January 19, 2020

Wearable tech designed to help you feel cool, comfortable, healthy - Las Vegas Review-Journal

Of those 175,000 attendees who buzzed around Las Vegas convention floors at the CES trade show last week, many were uncomfortable.

At an event of CES’ magnitude, visitors were likely to have been too warm or too cool, wearing ill-fitting shoes or were unable to listen to their preferred music.

It’s one setting where the use of wearable technology would come in handy.

Several exhibiting companies had just that kind of products on display — new wearables that can be used to make users feel more comfortable or glean insights relating to their health.

Huami is a biometric and activity data-driven company that will launch a series of innovative wearables this year.



“The smart wearables industry represents the future growth phase of the smartphone industry, and it is also the core catalyst in the revolution of the health care industry,” Huami CEO Huang Wang said in an internal email to his staff. “The next decade will still be an era of people-centric technology development.”

Embr Wave

The Wave by Embr Labs is an intelligent bracelet that aims to warm or cool the body by five degrees by applying warming or cooling sensations to the inner wrist.

A study with Johnson & Johnson Innovation showed that wearing the Wave resulted in a 16 percent reduction in Hot Flash Related Daily interference in users.

Participants in a second study with Johnson & Johnson Innovation who used Sleep Mode saw a 28 percent reduction in sleep onset latency as well as an increase in nighttime sleep.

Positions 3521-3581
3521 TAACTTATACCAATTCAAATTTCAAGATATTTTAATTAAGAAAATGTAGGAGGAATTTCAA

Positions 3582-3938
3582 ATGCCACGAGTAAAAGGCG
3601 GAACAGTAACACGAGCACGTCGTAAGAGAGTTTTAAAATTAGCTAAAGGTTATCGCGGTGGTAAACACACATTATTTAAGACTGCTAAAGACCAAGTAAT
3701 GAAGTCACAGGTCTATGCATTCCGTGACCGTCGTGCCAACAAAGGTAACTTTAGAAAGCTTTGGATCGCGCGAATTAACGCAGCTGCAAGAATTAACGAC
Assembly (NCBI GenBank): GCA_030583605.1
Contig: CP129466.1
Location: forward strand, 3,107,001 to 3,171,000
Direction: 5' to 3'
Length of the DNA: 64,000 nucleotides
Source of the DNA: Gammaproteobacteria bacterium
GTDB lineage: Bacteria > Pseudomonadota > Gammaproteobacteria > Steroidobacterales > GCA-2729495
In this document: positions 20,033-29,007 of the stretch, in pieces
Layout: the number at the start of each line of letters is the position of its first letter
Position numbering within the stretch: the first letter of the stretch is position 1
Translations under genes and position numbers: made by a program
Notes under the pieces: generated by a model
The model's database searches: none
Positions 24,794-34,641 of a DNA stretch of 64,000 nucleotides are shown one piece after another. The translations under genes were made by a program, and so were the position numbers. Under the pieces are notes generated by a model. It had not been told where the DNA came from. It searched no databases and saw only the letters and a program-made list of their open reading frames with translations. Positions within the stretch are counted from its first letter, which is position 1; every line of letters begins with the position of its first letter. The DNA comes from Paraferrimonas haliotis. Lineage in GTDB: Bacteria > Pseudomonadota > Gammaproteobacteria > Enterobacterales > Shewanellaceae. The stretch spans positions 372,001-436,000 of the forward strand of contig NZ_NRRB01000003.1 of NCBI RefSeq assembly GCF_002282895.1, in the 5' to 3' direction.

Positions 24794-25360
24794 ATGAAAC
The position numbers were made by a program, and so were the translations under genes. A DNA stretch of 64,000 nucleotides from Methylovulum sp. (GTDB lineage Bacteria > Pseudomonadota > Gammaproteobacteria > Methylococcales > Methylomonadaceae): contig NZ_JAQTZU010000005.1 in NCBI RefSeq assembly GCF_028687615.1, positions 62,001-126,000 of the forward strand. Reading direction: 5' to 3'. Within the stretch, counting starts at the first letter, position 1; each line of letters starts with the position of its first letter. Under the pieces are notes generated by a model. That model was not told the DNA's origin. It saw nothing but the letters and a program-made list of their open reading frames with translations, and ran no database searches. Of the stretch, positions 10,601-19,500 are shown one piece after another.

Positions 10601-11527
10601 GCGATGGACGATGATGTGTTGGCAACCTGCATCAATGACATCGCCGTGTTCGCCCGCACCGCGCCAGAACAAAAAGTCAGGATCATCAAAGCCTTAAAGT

Mutrics Smart Audio Sunglasses

Mutrics Smartglasses combine sunglasses and headphones into one stylish product.

The company claims to integrate 5.1 surround sound system and a built-in microphone inside sweat-resistant, polarized wayfarer-style sunglasses.

Time-C

IEVA creates wearables that provide wearers with insights regarding their environment, routines and habits. The company’s Time-C watch can track environmental pollution, luminosity, noise, temperature, humidity, UV and inertial activity. It uses that data to provide insights and suggestions for dietary, skin care and hair care products.

WAHU Adaptive Sole

Wahu received the top-level Innovation Award in the wearable technology category at CES 2020.

The company says its adaptive sole is the first in the world to be able to immediately adapt to changes in external environment and to the person wearing the shoe.

The prototype uses micro-compressors, interconnected cavities and artificial intelligence to allow users to activate settings via an app to adjust to walking on indoor surfaces, trails or urban environments.

Contact Janna Karel at This email address is being protected from spambots. You need JavaScript enabled to view it. Follow @jannainprogress on Twitter.

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